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  • Inga Kiderra

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  • Inga Kiderra

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How to Study Less and Learn More

students learning in classroom

Photo by Erik Jepsen/UC San Diego Publications

You’re probably studying hard. But are you also studying smart? There’s a chance that you’re doing what you’ve always done, and there’s also a chance that it’s not serving you all that well.

Whether you’re in a formal class or looking to learn something new on your own, here are some tips for you: Ditch the highlighter. Stop re-reading over and over again. Quiz yourself instead—trying to recall what you remember is a powerful tool. And this is important, too: Space out your study sessions.

These tips are based on years of tested research in psychology, including by UC San Diego faculty members and by doctoral student Steven Pan.

Steven Pan

Steven Pan, UC San Diego doctoral student in psychology.

Working with Tim Rickard, who heads up the Cognition and Cognitive Neuroscience Lab in the UC San Diego Department of Psychology, Pan recently completed his dissertation on what learning science calls “retrieval practice.” In plain English, “retrieval practice” translates to something like “quizzing yourself” or “testing your own memory.” That appears to be one of the most effective things you can do.

And it’s not hard. You can create flash cards. You can pair up with a study buddy. You can just use your hand to cover bits of text in a book or on a slide presentation and ask yourself: What can I recall? Say that thing (out loud if you can). Write it. Or sketch it. Whatever works best for you. Then check your answer. The key is to practice retrieving it from memory.

Also effective is to space out the time when you study. Cramming is no good. So, if you have 10 hours to dedicate to learning something, spend an hour every day over the course of 10 days or, even better, every other day over the course of 20. That’s just an example. Get out those calendars and schedule yourself time to go over material. Make sure to schedule breaks from it, too. Take small bites not gulps of information. Plan for many little meals.

Make it a combo for maximum punch. According to research, Pan says, combining those two techniques—“retrieval practice” and “spaced learning”—is the most effective way to retain information over long periods of time. Practically speaking, that means quizzing yourself over successive sessions.

“A lot of what people do when trying to learn and retain something new is what they’re used to doing—what they’ve done before,” said Pan, who is headed to UCLA as a Chancellor’s Post-Doctoral Fellow after finishing his Ph.D. at UC San Diego. “Yet that’s not always the most effective approach to learning. Or at least it’s not backed up by research in learning science.”

The most used techniques are re-reading, highlighting and summarizing, but research shows those are not very good at helping you remember.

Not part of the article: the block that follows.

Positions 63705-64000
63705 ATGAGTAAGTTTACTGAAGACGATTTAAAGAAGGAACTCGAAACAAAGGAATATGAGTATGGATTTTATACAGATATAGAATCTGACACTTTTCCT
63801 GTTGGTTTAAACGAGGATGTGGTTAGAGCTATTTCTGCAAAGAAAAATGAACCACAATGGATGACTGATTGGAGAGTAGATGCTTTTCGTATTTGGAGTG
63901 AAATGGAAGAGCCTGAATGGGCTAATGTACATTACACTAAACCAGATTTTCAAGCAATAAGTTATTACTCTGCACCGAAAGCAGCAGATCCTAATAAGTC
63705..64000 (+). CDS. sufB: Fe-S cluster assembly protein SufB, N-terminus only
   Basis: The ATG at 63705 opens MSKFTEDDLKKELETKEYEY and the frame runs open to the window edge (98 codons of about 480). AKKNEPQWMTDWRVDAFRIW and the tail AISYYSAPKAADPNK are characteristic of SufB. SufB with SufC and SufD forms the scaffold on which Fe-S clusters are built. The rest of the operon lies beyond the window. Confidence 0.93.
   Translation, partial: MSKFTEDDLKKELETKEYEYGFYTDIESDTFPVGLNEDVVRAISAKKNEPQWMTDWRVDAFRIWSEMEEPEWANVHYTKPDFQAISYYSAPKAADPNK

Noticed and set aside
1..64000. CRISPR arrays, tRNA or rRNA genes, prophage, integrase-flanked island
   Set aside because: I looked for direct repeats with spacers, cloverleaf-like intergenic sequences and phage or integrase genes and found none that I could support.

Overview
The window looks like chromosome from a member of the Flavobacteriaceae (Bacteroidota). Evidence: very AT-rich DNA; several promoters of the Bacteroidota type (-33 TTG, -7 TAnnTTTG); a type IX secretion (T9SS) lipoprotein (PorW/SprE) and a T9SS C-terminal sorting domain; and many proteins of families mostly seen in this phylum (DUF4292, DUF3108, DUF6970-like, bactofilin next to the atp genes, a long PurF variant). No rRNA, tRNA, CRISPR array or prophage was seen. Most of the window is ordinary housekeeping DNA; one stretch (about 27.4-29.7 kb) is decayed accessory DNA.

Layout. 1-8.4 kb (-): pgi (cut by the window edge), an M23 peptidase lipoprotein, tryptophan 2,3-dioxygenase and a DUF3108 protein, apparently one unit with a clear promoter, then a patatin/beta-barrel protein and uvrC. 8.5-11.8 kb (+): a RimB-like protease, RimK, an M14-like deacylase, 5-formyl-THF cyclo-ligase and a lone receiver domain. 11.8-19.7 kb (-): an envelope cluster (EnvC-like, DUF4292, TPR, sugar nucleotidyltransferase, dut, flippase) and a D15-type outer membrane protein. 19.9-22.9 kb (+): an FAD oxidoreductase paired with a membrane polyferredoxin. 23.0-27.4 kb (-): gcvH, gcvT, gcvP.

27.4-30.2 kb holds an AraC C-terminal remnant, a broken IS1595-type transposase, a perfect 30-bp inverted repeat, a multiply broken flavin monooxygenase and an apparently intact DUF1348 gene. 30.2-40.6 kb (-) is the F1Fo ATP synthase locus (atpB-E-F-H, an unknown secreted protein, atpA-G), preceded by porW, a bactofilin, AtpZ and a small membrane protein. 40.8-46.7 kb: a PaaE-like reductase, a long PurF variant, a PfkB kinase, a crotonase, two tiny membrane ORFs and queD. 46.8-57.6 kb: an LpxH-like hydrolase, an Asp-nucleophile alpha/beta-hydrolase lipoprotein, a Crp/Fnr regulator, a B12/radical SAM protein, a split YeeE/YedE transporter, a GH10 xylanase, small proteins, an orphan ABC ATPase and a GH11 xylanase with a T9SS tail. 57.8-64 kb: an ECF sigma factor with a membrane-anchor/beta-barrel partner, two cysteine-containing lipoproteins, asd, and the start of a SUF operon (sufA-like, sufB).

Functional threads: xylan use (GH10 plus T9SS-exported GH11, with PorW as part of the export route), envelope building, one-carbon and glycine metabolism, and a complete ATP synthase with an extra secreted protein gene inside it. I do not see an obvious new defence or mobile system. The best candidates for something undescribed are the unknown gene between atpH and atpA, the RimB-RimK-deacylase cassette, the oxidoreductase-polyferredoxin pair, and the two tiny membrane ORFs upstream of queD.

“Re-reading creates a meta-cognitive illusion,” Pan said. “People get comfortable and they get familiar. But being familiar is not the same as learning. It can be misleading, actually. People overestimate how well they know something.”

“There seems to be an inverse relationship between what research shows is most effective and what is most popular,” said Pan. And he’s been working to change that.

students studying

You can practice effective study techniques on your own or in a group.

With his faculty mentors’ and the department’s blessing, Pan has turned these tips into workshops for undergraduate students and a how to effectively study web page on the department website. The page contains more detailed information on learning techniques that have been shown to be most effective, as well as short effective study technique videos. You can also download this how to study less and remember more one-page handout that Pan put together.

Pan’s tips are based on his own research and “two superb instructional guides that summarize decades of research on effective learning practices.”

Those guides—if you’re game to read even more after looking over the materials Pan created—are “Organizing Instruction and Study to Improve Student Learning,” written for the U.S. Department of Education, by a group chaired by Hal Pashler, distinguished professor of psychology and director of the Learning Attention and Perception Lab at UC San Diego, and “Improving Students’ Learning With Effective Learning Techniques,” by John Dunlosky of Kent State University and colleagues, in the journal Psychological Science in the Public Interest.

“Although effort is very important, it’s not enough to study harder—it’s also important to study smarter,” Pan said. “With effective learning techniques, you can study more efficiently and get better results.”

Okay, now that you’ve read the story, a quick quiz: What did you just read? What were the most important tips? Trying to recall will help you remember. Doing it again in a couple of days will help you even more.

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